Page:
How to Leverage Geofencing in Your Business
What is geofencing?
Geofencing is a location-based digital marketing practice that sets virtual boundaries around a custom, geographic region. A few city blocks, a whole county, or even a specific building can be segmented using GPS, RFID, Wi-Fi, or cellular data.
RFID: a radio frequency identification system that uses electromagnetic fields to tag and track objects.
As a concept, geofencing has been around since the 1990’s, but its application in digital advertising skyrocketed with the proliferation of cell phones. With the average American checking their phone 344 times per day as of 2022, it’s no wonder!
Reaching potential shoppers where they are — on their phone, and their physical location — is pivotal to hitting conversion rate goals and investing your marketing budget effectively.
Keep reading to learn how geofencing works in practice, how companies like Uber and Taco Bell are utilizing geofencing advertising, and how you can adapt Fortune 500 strategies to fit the needs of your business.
How does geofencing work?
By predefining a geographical boundary, geofenced ads are served only to devices and the people holding them within the designated location. When individuals enter the geofenced region, they are added to an audience list that can begin to gather behavioral and demographic data for high traffic or nearby areas.
A simple but mighty tool, geofencing offers a range of practical applications for small businesses — digital advertising being the most accessible option.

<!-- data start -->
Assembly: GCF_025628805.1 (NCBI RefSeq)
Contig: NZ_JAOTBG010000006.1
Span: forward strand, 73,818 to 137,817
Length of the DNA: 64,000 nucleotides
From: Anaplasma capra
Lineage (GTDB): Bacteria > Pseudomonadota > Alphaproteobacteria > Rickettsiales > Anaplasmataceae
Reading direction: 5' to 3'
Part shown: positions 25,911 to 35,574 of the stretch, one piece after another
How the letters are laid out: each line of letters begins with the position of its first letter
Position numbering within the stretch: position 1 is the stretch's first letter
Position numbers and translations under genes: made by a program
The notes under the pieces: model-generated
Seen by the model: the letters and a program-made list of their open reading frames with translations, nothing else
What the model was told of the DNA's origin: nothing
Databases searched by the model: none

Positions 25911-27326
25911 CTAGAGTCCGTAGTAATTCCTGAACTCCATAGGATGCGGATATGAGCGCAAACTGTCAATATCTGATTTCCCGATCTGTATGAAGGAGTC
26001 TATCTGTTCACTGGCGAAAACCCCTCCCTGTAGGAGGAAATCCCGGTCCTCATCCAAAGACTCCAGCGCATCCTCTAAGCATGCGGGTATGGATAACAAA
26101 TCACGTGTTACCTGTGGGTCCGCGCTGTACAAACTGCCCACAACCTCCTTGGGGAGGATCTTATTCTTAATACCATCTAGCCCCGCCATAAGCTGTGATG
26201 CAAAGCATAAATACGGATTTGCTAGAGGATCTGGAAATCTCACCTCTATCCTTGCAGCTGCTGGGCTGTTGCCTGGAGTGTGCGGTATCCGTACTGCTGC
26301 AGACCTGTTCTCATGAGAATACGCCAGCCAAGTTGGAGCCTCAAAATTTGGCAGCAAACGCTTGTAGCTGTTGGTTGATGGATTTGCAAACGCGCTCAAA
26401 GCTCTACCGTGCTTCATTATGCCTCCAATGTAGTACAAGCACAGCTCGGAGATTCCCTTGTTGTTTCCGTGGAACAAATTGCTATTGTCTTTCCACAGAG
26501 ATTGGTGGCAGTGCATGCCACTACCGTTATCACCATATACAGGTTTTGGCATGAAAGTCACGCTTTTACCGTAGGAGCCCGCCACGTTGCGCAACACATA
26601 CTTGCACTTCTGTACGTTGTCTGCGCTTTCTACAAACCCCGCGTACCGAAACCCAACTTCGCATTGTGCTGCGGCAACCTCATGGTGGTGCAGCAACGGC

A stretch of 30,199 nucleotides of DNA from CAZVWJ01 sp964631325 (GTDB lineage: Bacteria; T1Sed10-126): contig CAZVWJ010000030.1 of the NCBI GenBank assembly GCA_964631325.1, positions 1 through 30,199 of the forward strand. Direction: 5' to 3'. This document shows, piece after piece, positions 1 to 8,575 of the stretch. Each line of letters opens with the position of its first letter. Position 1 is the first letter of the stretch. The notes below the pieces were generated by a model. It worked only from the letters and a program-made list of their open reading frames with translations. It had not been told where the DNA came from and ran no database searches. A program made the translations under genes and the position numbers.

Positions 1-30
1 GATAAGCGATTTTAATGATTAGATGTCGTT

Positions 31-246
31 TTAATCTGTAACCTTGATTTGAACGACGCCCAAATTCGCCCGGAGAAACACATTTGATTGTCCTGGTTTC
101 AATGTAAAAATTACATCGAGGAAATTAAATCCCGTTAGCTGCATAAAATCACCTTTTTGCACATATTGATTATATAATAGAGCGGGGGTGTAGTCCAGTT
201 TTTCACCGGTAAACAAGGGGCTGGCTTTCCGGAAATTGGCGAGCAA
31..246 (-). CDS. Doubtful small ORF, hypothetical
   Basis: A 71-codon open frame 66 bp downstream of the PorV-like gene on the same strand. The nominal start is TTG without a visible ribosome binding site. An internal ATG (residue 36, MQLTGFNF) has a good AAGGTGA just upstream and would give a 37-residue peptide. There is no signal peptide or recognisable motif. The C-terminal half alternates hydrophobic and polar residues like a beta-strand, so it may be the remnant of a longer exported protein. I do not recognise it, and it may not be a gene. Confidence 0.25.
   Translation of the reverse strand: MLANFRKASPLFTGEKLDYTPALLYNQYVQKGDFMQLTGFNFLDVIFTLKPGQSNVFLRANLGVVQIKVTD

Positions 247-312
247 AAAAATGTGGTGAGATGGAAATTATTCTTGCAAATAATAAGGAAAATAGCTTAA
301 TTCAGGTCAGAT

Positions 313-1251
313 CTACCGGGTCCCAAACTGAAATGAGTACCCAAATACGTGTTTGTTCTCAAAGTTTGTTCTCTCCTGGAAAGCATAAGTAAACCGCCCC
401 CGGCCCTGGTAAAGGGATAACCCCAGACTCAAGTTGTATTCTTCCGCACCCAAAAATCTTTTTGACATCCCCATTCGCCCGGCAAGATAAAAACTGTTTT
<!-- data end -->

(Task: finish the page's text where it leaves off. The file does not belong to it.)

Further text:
For a brick and mortar store, a geofenced mobile ad could manifest as a push notification that pops up on the cell phones of shoppers exploring your area. This simple alert drives high quality foot traffic to your business, but walk-ins aren’t the only potential customers nearby.
Taco Bell’s geofenced ads, for example, send mobile notifications when burrito lovers drive past, prompting them to grab a bite to eat on their way home.
How are other big businesses using geofencing?
Uber, a popular rideshare app, is built from the ground up using location services. By incorporating precise geofencing data into their asset management, Uber streamlines fleet monitoring, keeps riders safer, and makes drives smoother.
The company’s location-specific integration doesn’t stop there, though. With geofences placed around common travel areas like airports and train stations, Uber is able to serve ads directly to individuals who just stepped off the plane and need a ride.
For the individuals who just stepped into a new climate, too: North Face offers weather-based geofenced ads that alert customers of temperature changes with a link to the newest in cozy outerwear included.
Frequent subway riders in Boston can get the most up-to-date information on departures and delays with the ProximiT transit mobile app. Once an individual reaches their stop, they’ll receive a push notification with relevant information and ETAs.
How can small businesses use geofencing?